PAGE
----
Amazon UK

Amazon Worldwide

Waterstones

Mailing List

Keep up to date with all my news by signing up to the mailing list. It’s a more intimate space than the blog, and always includes some exclusive photos. I aim to send it once a month, but don’t always succeed!

Writer’s Tip Jar

Apology for Scotland’s Witchcraft Trials and an Anniversary

Apology for Scotland's Witchcraft Trials - sunrise
sunrise

Apology

Yesterday, on International Women’s Day, the Scottish Government issued a formal apology for Scotland’s witchcraft trials. You can read more about it and watch the First Minister’s address to parliament here.

Apology for Scotland's Witchcraft Trials - chasing the sunrise
Chasing the sunrise…

Anniversary

On this day in 1597, Bessie Thom and Christen Michell were executed in Aberdeen, having been found guilty of witchcraft. I wrote about both women in THE MERMAID AND THE BEAR, and remembered them today as I chased the sunrise round Strichen Lake.

The apology for Scotland's witchcraft trials - sunrise.

Maria Robertson reviewed the performance ‘Witch Hunt’ here, which took place in St Nicolas Kirk in Aberdeen. “It made me think of Ailish Sinclair’s first novel The Mermaid And The Bear as there are a couple of chapters in that based around the treatment of witches in the Mither Kirk back in the days of yore.”

Witch Hunt

And Nelliphant wrote about some Scottish books here, saying this of FIREFLIES AND CHOCOLATE: “The main character, a many-times-great-granddaughter of the Mermaid and the Bear, is an extremely feisty Doric-speaking young woman whom I liked very much…”

In other news (less dramatic and much less historic than an apology for Scotland’s Witchcraft Trials) the new book is now with the editor. So, progress towards publication is being made. And, apparently, I can now chase sunrises round lakes so health progress is happening too.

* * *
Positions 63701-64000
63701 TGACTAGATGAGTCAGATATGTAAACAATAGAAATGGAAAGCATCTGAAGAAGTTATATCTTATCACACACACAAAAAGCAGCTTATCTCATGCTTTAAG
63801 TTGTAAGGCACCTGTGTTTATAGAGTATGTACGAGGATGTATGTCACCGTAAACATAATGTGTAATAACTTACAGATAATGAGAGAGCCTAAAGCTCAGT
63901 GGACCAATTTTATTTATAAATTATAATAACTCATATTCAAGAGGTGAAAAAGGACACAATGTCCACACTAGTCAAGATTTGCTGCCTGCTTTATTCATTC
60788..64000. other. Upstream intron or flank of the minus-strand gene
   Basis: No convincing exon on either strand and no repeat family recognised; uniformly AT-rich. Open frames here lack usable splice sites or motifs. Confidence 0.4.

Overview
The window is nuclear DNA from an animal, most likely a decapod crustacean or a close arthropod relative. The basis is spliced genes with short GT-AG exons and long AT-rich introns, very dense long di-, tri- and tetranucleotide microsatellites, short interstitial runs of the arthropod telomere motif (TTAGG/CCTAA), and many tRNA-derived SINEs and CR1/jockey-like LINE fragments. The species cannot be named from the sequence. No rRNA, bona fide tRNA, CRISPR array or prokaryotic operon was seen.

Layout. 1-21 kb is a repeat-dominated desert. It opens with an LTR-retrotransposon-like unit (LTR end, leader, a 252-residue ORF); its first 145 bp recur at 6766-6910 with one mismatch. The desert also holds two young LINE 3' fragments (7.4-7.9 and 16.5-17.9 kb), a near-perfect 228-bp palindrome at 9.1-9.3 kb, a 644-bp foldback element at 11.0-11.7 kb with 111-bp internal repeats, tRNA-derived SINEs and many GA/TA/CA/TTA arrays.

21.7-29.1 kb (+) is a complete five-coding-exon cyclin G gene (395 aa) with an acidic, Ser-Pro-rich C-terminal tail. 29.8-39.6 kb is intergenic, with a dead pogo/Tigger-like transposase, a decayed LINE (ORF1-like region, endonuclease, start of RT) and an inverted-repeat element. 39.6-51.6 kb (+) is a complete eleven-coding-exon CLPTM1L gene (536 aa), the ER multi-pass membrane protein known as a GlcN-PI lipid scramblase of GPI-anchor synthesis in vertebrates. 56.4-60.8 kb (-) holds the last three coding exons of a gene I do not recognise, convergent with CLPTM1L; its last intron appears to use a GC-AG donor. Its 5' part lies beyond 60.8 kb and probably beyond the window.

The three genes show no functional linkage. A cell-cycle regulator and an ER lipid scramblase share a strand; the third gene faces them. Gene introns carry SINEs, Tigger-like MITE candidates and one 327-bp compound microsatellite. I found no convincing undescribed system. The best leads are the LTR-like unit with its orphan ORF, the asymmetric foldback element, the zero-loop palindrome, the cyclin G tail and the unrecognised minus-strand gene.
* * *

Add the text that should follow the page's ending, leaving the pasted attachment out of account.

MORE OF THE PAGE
There were some lovely spring flowers planted along the path through the woods. They seemed like wreaths to me, today. Purple and white. Beautiful and sombre.

Apology for Scotland's Witchcraft Trials - flowers
For Bessie, Christen and Isobell, and all those persecuted as witches.
Ailish's books

Set in an Aberdeenshire castle, THE MERMAID AND THE BEAR features the 1597 Aberdeen witchcraft panic and a love story.

FIREFLIES AND CHOCOLATE was inspired by the 18th century kidnapped children of Aberdeen.

Paperbacks and kindle: Amazon UK or Amazon Worldwide

“Filled with excitement and suspense…” Historical Novel Society Editor’s Pick

Walking the Witchy Ways of Aberdeen

cobbles, or cassies, as they are called in Aberdeen
Galllus Quines. Wonderful street art in Aberdeen honouring those persecuted for witchcraft.
Gallus Quines

I ran through St Nicholas Kirkyard, and down and round Correction Wynd, an old medieval lane in Aberdeen, to see this recent street art. I was due to meet people for breakfast, but determined to see the ‘Quine Shrine’ first. The reason being? That first part, on the left, honours those who were persecuted for witchcraft in Aberdeen, and one tile names a few of them, including the three women I chose to write about in The Mermaid and the Bear.

Tile naming some of those accused of being witches in Aberdeen, Scotland